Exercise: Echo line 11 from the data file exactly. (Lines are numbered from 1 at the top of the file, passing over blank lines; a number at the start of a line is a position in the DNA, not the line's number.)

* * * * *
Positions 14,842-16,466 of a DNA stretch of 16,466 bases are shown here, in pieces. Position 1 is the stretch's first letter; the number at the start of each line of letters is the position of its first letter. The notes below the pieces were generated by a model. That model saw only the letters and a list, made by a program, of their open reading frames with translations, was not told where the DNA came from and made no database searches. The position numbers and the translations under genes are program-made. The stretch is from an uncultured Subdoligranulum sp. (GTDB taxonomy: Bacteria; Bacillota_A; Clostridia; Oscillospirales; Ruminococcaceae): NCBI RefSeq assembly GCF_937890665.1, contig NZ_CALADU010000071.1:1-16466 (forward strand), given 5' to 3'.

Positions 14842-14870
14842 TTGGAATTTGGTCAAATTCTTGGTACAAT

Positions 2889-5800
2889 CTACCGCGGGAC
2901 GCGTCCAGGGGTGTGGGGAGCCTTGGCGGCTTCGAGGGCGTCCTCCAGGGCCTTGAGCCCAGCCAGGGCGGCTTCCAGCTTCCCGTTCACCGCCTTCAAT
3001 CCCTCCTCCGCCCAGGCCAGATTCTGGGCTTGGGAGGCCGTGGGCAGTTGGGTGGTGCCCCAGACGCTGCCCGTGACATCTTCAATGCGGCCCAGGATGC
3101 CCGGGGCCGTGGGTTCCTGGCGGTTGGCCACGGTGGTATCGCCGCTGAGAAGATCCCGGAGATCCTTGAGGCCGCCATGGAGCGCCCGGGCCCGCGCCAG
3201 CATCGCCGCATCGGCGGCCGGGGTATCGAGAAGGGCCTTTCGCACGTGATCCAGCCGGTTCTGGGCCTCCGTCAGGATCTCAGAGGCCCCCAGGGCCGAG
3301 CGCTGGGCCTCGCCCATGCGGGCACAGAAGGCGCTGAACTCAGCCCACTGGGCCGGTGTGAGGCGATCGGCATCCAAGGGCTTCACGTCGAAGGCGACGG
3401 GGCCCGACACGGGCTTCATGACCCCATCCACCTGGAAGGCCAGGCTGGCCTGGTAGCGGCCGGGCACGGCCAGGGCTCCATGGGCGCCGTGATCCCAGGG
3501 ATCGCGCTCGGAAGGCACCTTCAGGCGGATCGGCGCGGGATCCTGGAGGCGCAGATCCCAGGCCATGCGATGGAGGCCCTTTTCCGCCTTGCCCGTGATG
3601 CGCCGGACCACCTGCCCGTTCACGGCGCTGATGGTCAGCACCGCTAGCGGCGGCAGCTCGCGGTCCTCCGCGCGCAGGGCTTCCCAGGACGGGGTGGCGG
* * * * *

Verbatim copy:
3401 GGCCCGACACGGGCTTCATGACCCCATCCACCTGGAAGGCCAGGCTGGCCTGGTAGCGGCCGGGCACGGCCAGGGCTCCATGGGCGCCGTGATCCCAGGG